In EXOL Lubricants Ltd v Birch and another UKEAT/0219/14, the Employment Appeal Tribunal considered the meaning of “place of work” for travelling employees. In this case, two tanker drivers were dismissed when they refused to accept a change to their terms and conditions of employment concerning where they parked their lorries overnight, and the issue was whether they had been dismissed by reason of redundancy due to a workplace closure.
The claimants were employed as delivery drivers, using HGVs. They lived in Stockport but the depot where they needed to load up was in Wednesbury and their contracts stated that their place of employment was Wednesbury. The cost of commuting was too high for the claimants and to help them, their employer agreed to make secure parking available for their HGVs in Stockport, near their homes. The employees would drive from there to Wednesbury every day. This journey was treated as working time and the employees were paid for it. All of the other HGVs were parked at the depot in Wednesbury.
The employer felt it could no longer justify paying for the secure parking in Stockport and it gave notice to the claimants that it was terminating this arrangement. The parties were unable to agree a compromise position that would enable the claimants to commute to Wednesbury each day without having to use the secure parking in Stockport and the claimants were dismissed. Initially, the proposed reason for the dismissal was some other substantial reason justifying dismissal (SOSR) but, in the event, the claimants were dismissed by reason of redundancy.
The employer argued that, as it no longer wished the claimants to keep their lorries at Stockport, its requirement for lorry driving in Stockport had diminished and the case was therefore within the meaning of section 139(1)(a)(ii) of the Employment Rights Act 1996 (employer ceasing “to carry on… business in the place where the employee was… employed”) and therefore there was a redundancy situation. The two employees brought claims for unfair dismissal and breach of contract.
Employment tribunal decision
The employment tribunal rejected the employer’s defence on the basis that the claimants' place of work was not in Stockport but in Wednesbury because that was where their working day began and ended. The tribunal found that no potentially fair reason for dismissal had been made out and the employer appealed.
Employment Appeal Tribunal decision
The Employment Appeal Tribunal (EAT) upheld the tribunal's decision, finding that in relation to the meaning of the phrase “the place where the employee was . . . employed”:
“1. In cases of someone like a delivery driver, who has no fixed place where he carries out his duties, in determining the place where he was employed within the meaning of s 139, it is proper but by no means conclusive to have regard to the contractual provision.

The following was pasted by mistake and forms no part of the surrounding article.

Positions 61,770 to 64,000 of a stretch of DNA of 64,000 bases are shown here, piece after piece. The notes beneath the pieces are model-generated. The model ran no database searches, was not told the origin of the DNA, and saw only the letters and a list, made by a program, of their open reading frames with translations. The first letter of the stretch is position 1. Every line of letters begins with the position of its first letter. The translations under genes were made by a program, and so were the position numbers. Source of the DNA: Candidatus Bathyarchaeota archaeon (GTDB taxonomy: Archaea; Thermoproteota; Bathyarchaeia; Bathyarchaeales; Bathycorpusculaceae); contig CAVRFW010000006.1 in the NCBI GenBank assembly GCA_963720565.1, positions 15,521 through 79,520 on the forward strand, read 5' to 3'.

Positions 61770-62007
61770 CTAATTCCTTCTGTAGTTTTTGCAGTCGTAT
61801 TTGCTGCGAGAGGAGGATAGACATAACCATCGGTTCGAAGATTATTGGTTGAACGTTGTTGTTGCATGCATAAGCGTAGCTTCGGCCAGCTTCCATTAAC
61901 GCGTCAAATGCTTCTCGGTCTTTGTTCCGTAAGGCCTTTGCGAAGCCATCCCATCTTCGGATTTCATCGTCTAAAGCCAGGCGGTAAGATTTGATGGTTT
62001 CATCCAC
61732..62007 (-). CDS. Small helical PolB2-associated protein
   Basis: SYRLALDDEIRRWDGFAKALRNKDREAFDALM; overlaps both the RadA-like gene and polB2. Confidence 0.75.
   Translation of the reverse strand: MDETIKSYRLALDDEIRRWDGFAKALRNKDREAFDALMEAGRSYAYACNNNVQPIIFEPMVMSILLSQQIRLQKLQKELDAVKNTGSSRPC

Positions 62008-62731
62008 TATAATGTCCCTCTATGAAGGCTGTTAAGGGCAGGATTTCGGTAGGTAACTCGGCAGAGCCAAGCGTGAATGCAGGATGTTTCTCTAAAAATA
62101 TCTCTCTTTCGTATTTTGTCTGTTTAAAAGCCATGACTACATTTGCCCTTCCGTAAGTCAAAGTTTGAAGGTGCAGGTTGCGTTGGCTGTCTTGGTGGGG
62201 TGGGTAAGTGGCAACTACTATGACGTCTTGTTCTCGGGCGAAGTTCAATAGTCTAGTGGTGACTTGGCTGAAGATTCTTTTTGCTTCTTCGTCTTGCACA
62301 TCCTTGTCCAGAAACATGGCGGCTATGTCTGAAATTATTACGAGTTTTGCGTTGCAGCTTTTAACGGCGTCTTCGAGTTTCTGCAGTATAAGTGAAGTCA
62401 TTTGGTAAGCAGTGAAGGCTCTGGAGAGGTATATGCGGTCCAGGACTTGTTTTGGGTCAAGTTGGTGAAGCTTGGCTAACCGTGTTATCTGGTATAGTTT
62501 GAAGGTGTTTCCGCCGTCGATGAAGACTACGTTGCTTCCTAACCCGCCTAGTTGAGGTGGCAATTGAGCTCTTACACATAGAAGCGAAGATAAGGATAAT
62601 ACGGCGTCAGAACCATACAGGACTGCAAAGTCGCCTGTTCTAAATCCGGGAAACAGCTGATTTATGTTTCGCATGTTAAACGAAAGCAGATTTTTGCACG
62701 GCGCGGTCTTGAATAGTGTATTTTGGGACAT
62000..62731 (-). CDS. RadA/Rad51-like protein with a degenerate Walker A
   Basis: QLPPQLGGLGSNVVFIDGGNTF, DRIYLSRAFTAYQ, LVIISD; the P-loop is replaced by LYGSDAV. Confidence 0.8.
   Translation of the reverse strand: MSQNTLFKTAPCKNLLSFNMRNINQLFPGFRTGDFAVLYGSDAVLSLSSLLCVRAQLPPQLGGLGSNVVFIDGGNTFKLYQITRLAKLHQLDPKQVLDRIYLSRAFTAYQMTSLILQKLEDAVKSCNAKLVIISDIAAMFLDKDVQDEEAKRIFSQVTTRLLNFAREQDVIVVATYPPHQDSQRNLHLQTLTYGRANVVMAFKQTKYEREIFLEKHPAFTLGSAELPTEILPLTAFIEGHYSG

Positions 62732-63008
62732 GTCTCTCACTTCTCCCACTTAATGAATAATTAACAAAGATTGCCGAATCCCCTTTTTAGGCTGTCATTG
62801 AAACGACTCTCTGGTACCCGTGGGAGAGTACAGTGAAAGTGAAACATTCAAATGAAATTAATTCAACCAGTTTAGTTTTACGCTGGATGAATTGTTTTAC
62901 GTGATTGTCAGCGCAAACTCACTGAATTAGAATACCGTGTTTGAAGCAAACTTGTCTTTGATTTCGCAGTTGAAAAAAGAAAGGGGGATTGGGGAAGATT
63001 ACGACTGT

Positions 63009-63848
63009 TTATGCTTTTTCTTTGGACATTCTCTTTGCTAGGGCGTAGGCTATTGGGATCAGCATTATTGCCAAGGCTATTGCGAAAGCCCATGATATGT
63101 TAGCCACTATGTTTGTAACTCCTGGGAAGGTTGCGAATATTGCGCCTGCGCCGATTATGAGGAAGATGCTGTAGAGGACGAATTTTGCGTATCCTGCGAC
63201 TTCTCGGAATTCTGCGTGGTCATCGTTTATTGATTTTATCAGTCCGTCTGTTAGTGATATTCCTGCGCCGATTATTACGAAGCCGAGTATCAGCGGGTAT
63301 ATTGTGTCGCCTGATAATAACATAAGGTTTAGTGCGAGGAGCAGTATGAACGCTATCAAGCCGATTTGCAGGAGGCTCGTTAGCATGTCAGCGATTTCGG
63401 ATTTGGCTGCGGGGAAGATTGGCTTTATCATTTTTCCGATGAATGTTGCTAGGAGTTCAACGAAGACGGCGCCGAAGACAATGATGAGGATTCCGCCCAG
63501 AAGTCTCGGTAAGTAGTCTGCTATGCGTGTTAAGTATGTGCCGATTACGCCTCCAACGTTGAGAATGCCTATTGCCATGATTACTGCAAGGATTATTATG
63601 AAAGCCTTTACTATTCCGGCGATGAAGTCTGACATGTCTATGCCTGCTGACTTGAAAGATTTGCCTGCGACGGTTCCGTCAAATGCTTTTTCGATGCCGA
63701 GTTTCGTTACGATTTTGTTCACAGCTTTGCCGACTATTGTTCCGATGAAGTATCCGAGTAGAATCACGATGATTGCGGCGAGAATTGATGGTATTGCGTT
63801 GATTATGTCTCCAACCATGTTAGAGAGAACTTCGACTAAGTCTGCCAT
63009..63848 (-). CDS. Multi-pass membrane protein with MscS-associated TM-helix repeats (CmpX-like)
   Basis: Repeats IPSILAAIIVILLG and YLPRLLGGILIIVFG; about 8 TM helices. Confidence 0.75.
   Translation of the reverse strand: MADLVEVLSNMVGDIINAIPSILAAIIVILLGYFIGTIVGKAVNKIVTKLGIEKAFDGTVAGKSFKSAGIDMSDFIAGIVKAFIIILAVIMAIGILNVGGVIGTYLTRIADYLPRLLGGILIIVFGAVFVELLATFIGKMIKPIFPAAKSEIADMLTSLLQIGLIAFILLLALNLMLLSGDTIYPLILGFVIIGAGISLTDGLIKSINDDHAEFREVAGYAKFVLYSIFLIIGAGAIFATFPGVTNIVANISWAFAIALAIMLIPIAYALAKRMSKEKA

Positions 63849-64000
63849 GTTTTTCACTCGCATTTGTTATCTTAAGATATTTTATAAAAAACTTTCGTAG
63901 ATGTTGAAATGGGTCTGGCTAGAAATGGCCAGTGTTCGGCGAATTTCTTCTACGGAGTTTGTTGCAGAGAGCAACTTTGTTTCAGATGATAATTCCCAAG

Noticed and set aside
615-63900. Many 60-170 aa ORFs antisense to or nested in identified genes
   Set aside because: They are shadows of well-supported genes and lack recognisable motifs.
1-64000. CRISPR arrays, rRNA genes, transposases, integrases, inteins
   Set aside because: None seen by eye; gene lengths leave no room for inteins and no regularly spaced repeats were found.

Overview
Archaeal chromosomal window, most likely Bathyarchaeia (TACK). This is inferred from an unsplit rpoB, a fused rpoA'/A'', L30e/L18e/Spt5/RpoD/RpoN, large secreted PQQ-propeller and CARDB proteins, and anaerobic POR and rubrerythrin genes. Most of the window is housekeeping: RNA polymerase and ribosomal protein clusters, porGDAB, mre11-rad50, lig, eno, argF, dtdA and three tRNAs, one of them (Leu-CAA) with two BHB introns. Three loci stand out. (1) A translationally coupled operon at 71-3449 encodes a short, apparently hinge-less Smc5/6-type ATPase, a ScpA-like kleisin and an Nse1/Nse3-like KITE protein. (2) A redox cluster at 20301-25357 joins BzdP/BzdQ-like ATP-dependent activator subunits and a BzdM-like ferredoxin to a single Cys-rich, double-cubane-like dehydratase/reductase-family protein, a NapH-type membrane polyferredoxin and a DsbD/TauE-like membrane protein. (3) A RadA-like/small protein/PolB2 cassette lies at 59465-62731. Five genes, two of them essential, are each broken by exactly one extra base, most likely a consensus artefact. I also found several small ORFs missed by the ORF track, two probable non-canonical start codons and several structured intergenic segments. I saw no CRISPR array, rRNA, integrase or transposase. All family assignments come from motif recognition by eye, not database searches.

2. It is appropriate to consider, depending on the facts of the case, any connection he may have with a depot or head office or something like that.”
Both of those issues were relevant in this case. The claimants had a close connection with the Wednesbury depot, as that is where they had to take their lorries every day to be loaded, where their instructions came from and the place where they reported.
The EAT found that there was therefore no redundancy situation since there was no diminution in the employer's requirements for delivery drivers - “the job they did, and the need for people to do it remained” - and the drivers' place of work had always been the Wednesbury depot, both contractually and in fact. The Stockport parking facility was not and never had been their place of work and so there had been no workplace closure under section 139(1)(a) of the Employment Rights Act 1996.
The EAT's guidance on what amounts to the place of work for mobile employees is useful, especially as there are relatively few cases on this area of redundancy law.
It seems like the employer would have had a better chance of succeeding had it relied on "some other substantial reason" as it originally proposed, with the judge commenting: “Had the respondents sought to justify the dismissals by reason of SOSR rather than redundancy, other considerations may have applied”.
This would be the more common route where there is a refusal to accept changes to terms and conditions and has the added advantage of not requiring the employer to make a statutory redundancy payment. It is not clear why the employer changed tack, although this appears to have occurred after the claimants raised grievances and instructed lawyers. A late application was made to add SOSR as a potentially fair reason for dismissal at the tribunal hearing itself but this was rejected by the employment judge and the EAT commented that to run the argument at that point would have been extremely difficult. The better course may have been to run the SOSR argument and plead redundancy in the alternative at an earlier stage.